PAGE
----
Force India has long established itself as being one of Formula 1’s pound-for-pound champions, finishing fourth in the constructors’ championship each of the past two years.

However, with McLaren and Renault in the ascendance, its position at the front of the midfield looks at serious threat. And while it pushes to keep hold of its standing in F1, the team is looking to plan for the future, with a sea-change nearing in 2021 under new plans for the sport.

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Otmar, Force India is still riding high after Sergio Perez’s podium in Baku. Do you see it as being the turning point in the team’s season?

Otmar Szafnauer: Yeah, I’d agree with that. It was a podium finish! How many other teams have had podiums this year? Three?

Since Checo was on the podium in Baku two years ago, only Williams outside the big three...

OS: Yeah. So we’ve had our fair share. Not the lion’s share, but a fair share. Not even our fair share, less than our fair share!

And that’s with the competition greater than ever this season.

OS: It makes it that much sweeter to be on the podium first.

Come the end season as well, it’ll be that much more important?

OS: Yeah, for sure. It was a nice points-scoring effort.

Do you think this is shaping up to be one of Force India’s toughest seasons in recent years in F1 given that competition?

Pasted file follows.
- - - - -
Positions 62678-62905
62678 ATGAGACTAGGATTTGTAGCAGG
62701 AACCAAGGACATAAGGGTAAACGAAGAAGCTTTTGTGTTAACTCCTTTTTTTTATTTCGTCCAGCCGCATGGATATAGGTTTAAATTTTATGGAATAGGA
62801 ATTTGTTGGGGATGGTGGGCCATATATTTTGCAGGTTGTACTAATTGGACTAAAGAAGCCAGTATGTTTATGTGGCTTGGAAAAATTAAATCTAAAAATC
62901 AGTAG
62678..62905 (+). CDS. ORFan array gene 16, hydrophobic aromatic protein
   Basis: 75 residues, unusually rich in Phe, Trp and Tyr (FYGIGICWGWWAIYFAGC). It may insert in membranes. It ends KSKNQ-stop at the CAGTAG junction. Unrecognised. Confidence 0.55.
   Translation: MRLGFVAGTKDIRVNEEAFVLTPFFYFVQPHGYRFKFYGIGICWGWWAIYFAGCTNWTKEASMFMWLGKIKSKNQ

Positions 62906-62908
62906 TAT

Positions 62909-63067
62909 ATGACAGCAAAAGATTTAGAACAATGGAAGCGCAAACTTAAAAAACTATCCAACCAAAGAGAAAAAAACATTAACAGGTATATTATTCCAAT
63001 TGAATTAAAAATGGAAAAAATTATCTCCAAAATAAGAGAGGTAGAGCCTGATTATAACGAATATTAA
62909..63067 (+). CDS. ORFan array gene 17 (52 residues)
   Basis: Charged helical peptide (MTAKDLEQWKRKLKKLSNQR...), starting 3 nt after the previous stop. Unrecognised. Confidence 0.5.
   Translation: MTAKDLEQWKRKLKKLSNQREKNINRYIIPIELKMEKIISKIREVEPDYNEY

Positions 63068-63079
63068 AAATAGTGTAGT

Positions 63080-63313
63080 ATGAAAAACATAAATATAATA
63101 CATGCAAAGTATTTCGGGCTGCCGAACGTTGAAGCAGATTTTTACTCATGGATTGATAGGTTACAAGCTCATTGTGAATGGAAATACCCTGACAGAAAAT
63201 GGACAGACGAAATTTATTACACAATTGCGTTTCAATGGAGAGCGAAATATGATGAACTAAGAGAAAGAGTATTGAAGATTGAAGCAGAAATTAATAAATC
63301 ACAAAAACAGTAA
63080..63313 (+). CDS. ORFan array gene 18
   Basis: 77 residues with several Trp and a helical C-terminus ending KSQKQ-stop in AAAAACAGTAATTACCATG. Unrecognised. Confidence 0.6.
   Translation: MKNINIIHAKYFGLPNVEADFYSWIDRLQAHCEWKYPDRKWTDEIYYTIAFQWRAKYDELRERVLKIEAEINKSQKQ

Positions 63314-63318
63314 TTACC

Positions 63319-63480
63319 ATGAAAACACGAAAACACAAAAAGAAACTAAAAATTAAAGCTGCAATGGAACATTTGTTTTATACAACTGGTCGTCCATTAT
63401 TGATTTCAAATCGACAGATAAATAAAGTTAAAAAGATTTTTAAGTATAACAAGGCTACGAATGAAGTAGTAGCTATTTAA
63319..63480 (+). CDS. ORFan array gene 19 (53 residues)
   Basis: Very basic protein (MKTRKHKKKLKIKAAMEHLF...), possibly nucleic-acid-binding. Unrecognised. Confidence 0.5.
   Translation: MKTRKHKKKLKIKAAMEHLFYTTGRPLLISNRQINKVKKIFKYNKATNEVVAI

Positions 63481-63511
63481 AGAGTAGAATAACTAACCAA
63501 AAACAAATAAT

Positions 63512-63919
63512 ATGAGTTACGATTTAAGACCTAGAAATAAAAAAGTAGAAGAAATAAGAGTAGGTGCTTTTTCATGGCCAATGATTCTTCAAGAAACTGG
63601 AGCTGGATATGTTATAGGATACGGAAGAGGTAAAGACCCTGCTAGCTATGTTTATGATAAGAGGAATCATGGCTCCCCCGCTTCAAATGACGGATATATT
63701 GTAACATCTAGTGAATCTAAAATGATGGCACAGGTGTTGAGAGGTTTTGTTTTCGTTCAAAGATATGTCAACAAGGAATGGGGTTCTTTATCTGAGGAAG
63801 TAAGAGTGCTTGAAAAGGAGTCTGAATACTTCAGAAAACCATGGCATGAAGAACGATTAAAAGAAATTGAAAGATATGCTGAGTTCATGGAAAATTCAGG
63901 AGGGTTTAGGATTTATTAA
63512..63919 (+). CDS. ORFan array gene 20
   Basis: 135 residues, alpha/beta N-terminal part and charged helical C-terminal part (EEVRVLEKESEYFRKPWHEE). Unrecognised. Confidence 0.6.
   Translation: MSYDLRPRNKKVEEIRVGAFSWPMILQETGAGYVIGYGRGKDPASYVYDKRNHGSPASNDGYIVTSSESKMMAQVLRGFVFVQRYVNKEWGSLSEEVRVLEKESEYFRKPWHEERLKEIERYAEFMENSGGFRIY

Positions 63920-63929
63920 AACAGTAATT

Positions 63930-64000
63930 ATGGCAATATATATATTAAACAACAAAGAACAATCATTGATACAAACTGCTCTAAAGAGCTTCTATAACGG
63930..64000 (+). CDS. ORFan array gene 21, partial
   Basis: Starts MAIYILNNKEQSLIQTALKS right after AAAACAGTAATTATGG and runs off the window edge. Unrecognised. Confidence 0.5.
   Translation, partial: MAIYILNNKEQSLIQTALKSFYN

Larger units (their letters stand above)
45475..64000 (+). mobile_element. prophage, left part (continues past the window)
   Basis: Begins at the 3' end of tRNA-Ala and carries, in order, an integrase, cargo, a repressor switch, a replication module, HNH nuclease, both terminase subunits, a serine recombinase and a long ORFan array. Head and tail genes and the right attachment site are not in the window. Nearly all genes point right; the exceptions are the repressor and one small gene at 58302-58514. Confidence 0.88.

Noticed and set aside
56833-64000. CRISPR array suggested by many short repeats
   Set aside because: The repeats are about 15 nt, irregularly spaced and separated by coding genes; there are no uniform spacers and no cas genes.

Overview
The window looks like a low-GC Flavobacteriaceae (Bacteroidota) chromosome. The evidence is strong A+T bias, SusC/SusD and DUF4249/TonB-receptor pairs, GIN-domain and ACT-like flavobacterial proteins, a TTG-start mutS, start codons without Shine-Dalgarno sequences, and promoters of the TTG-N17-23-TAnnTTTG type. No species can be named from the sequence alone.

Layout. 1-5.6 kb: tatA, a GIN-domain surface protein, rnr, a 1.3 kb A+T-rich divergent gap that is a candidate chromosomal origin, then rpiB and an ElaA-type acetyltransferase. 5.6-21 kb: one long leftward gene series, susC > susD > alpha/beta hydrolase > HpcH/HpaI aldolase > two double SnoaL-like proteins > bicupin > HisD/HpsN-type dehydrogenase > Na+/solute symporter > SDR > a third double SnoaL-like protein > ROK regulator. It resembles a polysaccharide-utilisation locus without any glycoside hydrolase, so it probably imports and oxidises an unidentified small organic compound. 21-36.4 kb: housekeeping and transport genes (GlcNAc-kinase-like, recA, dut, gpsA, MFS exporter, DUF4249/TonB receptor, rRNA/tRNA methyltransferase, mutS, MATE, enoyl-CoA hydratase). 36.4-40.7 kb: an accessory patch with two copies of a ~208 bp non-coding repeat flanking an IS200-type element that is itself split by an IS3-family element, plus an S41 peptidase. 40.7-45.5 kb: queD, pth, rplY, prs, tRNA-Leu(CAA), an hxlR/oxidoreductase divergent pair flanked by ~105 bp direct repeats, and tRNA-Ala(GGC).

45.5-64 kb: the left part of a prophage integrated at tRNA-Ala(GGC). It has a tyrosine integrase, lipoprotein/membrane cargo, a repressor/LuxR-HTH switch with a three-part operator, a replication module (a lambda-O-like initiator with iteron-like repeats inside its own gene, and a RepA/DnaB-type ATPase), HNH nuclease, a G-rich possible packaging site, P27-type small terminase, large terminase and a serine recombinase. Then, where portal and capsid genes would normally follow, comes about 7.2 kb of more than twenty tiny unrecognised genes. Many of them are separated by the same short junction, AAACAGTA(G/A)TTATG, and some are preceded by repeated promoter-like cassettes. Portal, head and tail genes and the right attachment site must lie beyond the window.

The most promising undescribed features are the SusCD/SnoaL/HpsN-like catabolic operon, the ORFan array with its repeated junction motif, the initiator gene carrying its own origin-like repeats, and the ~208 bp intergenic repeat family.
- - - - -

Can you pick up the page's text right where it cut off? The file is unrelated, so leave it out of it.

OS: Oh no, we’ve had tougher, a few years ago. But the competition’s getting better, so from that regard, it will be tough. But that’s what we’re about. We’re a racing team. By definition we’re racing. So it should be alright. We welcome the challenge.

Operationally, Force India has always been very strong, and combined with one of the strongest driver line-ups in the midfield too, that bodes well.

OS: And a good powertrain, and understanding the car and the tyres, and all that stuff we still have. We should be able to make it work.

Are you guys already looking to next year with Checo and Esteban as well?

OS: Not from a driver perspective, but we’re looking to next year from a car perspective, because the rules again have changed. We’ve had to start work on that already.

Was that a good step changing the rules for 2019 with the aerodynamic tweaks? There was some opposition from some of the teams...

OS: Time will tell.

Because there is that risk all these changes won’t actually make any difference, or make it worse?